“To make our neighborhoods safer, our criminal justice system can’t solely focus on punishment."By Andrea Alvarez

HILLSBOROUGH COUNTY, Fla. (CW44 News At 10) – Legislators recently approved a bill giving Florida prisoners incentive to scrape time off of their original sentence. That same bill is estimated to save taxpayers millions of dollars in the first few years.

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96,000 people are incarcerated in Florida’s prisons every year, according to The Department of Corrections. The Department operates the third largest state prison system in the United States and it’s the largest agency administered by the state of Florida, costing taxpayers like you and I $2.7 billion each year to keep inmates there, but what if I told you that was all changing.

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“To make our neighborhoods safer, our criminal justice system can’t solely focus on punishment,” said State Attorney Andrew Warren, Florida’s 13th Judicial Circuit Court.

Tuesday, the Florida senate committee on criminal justice approved Senate Bill 1032.

“The need for this is extremely high,” said Warren.

The bill would give inmates an opportunity to train educationally and vocationally, allowing them to earn additional time off of their sentence and essentially turning their lives around from inside prison walls.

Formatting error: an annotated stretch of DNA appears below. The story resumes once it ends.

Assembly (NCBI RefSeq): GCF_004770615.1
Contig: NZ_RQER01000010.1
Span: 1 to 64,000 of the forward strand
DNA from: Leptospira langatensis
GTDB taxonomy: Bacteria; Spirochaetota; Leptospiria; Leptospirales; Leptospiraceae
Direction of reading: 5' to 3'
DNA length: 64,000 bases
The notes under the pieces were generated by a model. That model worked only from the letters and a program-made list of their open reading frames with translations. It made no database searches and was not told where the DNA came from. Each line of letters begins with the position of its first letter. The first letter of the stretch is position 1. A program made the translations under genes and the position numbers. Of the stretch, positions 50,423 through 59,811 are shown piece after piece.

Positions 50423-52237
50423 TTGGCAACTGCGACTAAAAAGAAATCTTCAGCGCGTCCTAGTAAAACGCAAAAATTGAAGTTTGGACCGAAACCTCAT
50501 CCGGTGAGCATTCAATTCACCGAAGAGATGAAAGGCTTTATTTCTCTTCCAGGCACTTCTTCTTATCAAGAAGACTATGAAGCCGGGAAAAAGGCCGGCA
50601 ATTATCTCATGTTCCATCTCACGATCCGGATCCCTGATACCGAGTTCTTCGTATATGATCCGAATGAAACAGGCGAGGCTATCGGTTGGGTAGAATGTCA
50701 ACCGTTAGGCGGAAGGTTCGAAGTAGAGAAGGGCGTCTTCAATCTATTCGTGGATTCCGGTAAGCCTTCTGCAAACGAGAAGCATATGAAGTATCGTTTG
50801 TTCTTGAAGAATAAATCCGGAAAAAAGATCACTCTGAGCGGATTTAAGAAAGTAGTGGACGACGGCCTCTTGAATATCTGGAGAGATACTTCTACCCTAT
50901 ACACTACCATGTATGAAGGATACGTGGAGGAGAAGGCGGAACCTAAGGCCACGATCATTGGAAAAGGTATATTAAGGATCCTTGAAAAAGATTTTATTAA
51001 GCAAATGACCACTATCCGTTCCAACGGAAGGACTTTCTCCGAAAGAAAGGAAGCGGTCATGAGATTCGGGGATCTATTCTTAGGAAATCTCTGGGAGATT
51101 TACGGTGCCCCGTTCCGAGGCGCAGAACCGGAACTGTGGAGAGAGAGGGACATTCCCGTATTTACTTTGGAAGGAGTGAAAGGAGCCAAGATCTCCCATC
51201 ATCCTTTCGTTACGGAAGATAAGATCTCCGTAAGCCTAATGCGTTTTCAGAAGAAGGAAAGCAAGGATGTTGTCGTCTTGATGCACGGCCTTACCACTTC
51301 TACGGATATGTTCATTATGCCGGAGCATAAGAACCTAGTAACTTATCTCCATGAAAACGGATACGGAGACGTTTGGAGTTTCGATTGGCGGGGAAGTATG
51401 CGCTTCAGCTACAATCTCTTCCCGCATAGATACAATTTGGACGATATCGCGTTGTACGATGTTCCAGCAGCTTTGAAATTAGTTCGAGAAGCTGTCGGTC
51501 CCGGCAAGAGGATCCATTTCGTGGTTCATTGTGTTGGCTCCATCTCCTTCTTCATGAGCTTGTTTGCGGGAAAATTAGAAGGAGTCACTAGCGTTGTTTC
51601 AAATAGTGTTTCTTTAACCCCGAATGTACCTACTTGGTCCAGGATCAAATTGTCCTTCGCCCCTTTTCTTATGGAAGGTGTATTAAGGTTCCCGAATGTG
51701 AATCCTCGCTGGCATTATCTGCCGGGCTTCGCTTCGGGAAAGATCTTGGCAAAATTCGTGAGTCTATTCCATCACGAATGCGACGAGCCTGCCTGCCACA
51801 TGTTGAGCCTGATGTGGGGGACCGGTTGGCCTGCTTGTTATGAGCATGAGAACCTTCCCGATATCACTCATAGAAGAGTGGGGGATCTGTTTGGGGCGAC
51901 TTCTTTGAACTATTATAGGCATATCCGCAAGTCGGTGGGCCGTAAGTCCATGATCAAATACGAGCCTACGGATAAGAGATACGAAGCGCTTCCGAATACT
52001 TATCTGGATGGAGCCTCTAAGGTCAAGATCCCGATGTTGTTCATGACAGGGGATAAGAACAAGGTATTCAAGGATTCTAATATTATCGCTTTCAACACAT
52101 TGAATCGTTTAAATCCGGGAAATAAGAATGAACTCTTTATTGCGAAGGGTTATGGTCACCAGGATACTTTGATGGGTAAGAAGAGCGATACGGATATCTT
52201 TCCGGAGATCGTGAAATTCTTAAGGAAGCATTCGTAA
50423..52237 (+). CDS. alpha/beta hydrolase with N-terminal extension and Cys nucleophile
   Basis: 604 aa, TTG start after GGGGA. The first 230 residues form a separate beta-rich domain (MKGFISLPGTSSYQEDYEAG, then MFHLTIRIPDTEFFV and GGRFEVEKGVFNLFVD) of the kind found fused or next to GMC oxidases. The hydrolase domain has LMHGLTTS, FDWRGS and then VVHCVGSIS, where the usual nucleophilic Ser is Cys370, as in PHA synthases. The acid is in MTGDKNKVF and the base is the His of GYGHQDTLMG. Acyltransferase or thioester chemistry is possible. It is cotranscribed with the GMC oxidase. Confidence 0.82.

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“The bill creates incentives for prisoners to succeed; To get a license or a degree or complete training programs and that helps with prisoners’ transition back to our community. Not only does it make our neighborhoods safer, it actually saves taxpayer dollars,” said Warren. Increasing rehabilitation credits is estimated to save the state $860 million over the next five years.

“Right now, our Department of Corrections does very little correcting. All it’s doing is warehousing prisoners and when we actually do the correction part, rehabilitating offenders who, when they are released, and most of them will be released back into our communities, they are less likely to reoffend,” said Warren.

While tens of thousands of inmates spend their time incarcerated, another 115,000 offenders spend their time on community supervision, according to the state’s Dept. Of Corrections.

State Attorney Andrew Warren says this non-partisan bill is a win-win in which both sides benefit.

“It has a problem, proposes a solution. One that we know will make our neighborhoods safer and save tax payer dollars,” said Warren.

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For a full list of organizations involved in the Florida Campaign for Criminal Justice Reform, go to https://www.betterjusticefl.com/.